Firefighter academy student Nanase Takemine is a promising rookie fire investigator who is haunted by her parents’ fiery death. Three years ago, she saved a man from a burning building. But he was no innocent victim–he turned out to be the arsonist responsible for the death of her parents. Now this serial fire-starter has started help her solve fire-related crimes. His intentions seem good, but how can Nanase reconcile his willingness to help with his role in her own personal tragedy?
Fighting fires and investigating their causes might not sound like an entertaining topic for a manga, except if you expect it to be filled with hot, studly men battling dangerous fires. But when you live in a state where wild fires area a part of the ecology of the region, interest can go up real fast. Fire Fighter Nanase is an enjoyable series that satisfies itches for both fire fighting and mystery fans.
Nanase Takemine is a dedicated student working to become a fire investigator. She has the knowledge and tenacity to work a case at all hours of the night to get to the truth and not just accept the seemingly obvious answer. While she puts up a tough facade, she is really a softy, feeling for the victims and dedicating herself to find the answers for them. She even went so far as to take in Shingo, the son of an EMT who died at the hands of Firebug, the arsonist who kill his father and her parents. She is ambivalent about the help Firebug offers her, and is determined to capture him, but he is often able to distract her with hints from her current case, sending her off on a sleuthing tangent. Her strong spirit and conviction to find the truth makes her a great lead.
Firebug is much more of a mystery. He reappears suddenly in Nanase’s life, saving her from the culprit in her current case and testing her knowledge and abilities in fire investigation. He is obsessed with her. He has a huge photo of her in the abandoned church he uses as his base, and he gets overly protective of her if she is attacked by anyone, often violently. He even crucifies and burns a stalker that was after her. Like most mysterious mentors, Firebug never gives Nanase the answers, but just enough clues for her to figure it out herself. His fixation on her is creepy, and as the series goes on, he takes a more demonic appearance, almost like he has possessed her.
The stories have a murder mystery format. A fire has occurred, and someone has been killed. Nanase must use her knowledge and deductive reasoning, often prodded by Firebug, to find the answer, usually contradicting the conclusion her superior Tachibana has come up with. But she always finds the criminal, though few seem to live long enough to face justice. Most of the stories are multiple chapters, but there are some slighter, single chapter stories, that involve Nanase’s personal life.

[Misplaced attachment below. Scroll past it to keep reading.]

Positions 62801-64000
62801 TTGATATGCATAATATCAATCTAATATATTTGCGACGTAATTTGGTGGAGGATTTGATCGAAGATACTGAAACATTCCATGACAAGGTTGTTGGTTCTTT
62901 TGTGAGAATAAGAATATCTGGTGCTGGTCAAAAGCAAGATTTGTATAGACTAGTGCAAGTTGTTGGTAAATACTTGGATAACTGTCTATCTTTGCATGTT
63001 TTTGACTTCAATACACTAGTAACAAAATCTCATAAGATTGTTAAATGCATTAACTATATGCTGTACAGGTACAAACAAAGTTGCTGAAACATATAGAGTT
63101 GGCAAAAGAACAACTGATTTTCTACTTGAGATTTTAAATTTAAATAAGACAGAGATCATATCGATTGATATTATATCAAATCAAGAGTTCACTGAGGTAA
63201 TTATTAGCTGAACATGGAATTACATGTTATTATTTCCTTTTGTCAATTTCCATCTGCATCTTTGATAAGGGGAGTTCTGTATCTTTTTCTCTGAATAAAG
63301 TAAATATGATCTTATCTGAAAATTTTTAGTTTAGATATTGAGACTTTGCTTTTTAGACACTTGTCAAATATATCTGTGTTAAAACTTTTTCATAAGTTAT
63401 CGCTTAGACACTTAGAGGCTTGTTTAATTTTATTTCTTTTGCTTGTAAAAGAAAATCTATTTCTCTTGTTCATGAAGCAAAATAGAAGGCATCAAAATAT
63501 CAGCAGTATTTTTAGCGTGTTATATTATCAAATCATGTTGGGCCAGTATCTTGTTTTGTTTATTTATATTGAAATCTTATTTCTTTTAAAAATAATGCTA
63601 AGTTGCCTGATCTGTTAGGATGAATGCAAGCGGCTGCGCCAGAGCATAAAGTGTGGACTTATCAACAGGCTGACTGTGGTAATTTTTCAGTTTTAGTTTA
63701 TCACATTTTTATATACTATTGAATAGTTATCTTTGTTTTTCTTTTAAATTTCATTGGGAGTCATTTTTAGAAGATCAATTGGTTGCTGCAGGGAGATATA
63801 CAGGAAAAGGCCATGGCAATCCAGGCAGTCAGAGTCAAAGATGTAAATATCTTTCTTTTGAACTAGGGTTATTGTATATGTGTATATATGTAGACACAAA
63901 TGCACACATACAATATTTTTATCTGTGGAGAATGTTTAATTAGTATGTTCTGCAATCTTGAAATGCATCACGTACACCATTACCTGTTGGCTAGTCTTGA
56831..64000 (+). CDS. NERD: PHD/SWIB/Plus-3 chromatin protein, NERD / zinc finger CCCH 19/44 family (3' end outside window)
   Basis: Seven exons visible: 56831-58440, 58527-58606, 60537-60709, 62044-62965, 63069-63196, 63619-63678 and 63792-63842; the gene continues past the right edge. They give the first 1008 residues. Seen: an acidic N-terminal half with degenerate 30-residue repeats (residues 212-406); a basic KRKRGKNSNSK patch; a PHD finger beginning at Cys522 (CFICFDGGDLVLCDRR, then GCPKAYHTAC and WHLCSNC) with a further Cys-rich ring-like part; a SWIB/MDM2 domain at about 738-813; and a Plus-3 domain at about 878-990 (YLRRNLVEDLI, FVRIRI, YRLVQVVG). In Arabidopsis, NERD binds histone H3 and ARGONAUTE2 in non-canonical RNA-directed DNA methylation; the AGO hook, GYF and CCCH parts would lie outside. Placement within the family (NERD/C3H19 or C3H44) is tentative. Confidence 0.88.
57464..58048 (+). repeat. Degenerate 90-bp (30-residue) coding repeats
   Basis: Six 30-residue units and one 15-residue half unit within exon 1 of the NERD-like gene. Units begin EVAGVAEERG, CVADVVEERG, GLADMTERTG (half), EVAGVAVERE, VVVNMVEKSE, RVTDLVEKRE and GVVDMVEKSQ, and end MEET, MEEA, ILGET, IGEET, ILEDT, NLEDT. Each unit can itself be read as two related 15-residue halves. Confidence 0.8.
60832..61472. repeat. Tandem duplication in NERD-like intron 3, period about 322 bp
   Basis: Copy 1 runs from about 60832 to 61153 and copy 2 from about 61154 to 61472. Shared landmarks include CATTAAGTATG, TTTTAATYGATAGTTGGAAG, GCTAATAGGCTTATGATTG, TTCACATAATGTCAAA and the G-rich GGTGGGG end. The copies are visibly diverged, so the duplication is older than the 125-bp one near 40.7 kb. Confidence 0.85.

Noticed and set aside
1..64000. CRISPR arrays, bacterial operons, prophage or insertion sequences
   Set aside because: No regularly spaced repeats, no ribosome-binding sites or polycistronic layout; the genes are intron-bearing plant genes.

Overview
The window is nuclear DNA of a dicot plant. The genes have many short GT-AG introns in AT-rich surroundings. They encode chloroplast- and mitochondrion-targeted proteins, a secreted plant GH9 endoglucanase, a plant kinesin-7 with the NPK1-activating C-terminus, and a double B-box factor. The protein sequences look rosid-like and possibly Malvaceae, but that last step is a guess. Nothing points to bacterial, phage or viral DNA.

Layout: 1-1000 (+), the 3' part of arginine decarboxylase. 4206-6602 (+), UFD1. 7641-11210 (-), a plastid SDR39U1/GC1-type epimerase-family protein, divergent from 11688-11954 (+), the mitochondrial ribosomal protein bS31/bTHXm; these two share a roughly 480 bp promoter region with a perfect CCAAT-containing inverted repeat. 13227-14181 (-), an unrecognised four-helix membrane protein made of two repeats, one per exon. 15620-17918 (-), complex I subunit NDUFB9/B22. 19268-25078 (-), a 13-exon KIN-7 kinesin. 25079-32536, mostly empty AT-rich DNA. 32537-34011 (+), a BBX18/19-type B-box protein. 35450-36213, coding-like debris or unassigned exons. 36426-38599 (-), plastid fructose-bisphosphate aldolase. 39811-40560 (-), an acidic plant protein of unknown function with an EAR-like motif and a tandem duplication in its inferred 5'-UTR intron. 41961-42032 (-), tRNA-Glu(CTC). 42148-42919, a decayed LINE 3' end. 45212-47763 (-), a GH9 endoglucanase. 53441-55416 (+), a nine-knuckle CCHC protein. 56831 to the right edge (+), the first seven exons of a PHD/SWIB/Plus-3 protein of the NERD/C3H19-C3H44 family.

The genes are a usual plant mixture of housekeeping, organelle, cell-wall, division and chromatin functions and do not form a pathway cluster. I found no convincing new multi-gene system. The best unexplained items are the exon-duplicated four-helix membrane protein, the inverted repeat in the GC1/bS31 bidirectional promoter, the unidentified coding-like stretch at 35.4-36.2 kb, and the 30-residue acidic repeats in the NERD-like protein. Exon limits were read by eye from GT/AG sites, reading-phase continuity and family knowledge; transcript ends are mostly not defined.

I really enjoyed Fire Investigator Nanase. I love the mystery format, and found the exposition about fires and fire fighting interesting, though as is typical of mysteries, these parts could get very talky. I also liked that Nanase’s abilities were never questioned because she was female, just inexperienced. Tachibana’s berating of Nanase were only about how she was a rookie and he was more experienced, and she couldn’t possibly be right because of it. He changes his tune though when she helps clear his son of arson and even helps them mend their relationship, unintentionally. Her main antagonist is Ogata, a fire investigator for the Metropolitan police with a nasty streak who believes Nanase and Firebug are working together, though he is only half-right in his suspicions. A possible love interest, Hayato Hikawa, is introduced in volume 3, and he seems to know something about the night Nanase’s parents died.
The art is okay, though often inconsistent, especially on Nanase. The size of her chest and waist can vary widely, not just chapter to chapter, but even panel to panel. The character designs are well done, with characters appearances reflecting their personalities. The charred husks of the victims are suitably disturbing.
The only real problem I have with Fire Investigator Nanase is that it is incomplete. CMX, the manga imprint of DC Comics, stopped publishing right before the 5th volume was released. This is almost a crime in itself, as volume 4 ends just before the resolution of the case, as well as the hints about who Firebug really is and his relationship to Nanase were about to be revealed! At seven volumes total, this series is a prime candidate for a digital only rescue. While the title is out of print, all four volumes can still be found on Amazon for pretty cheap, or at least under cover price.
If you enjoy mysteries and don’t mind charred corpses, though as a mystery reader, corpses shouldn’t bother you, then this series is a good fit. The cases are intriguing, with all the clues there for the reader to make their own deduction. Fire Investigator Nanase is definitely worth digging up.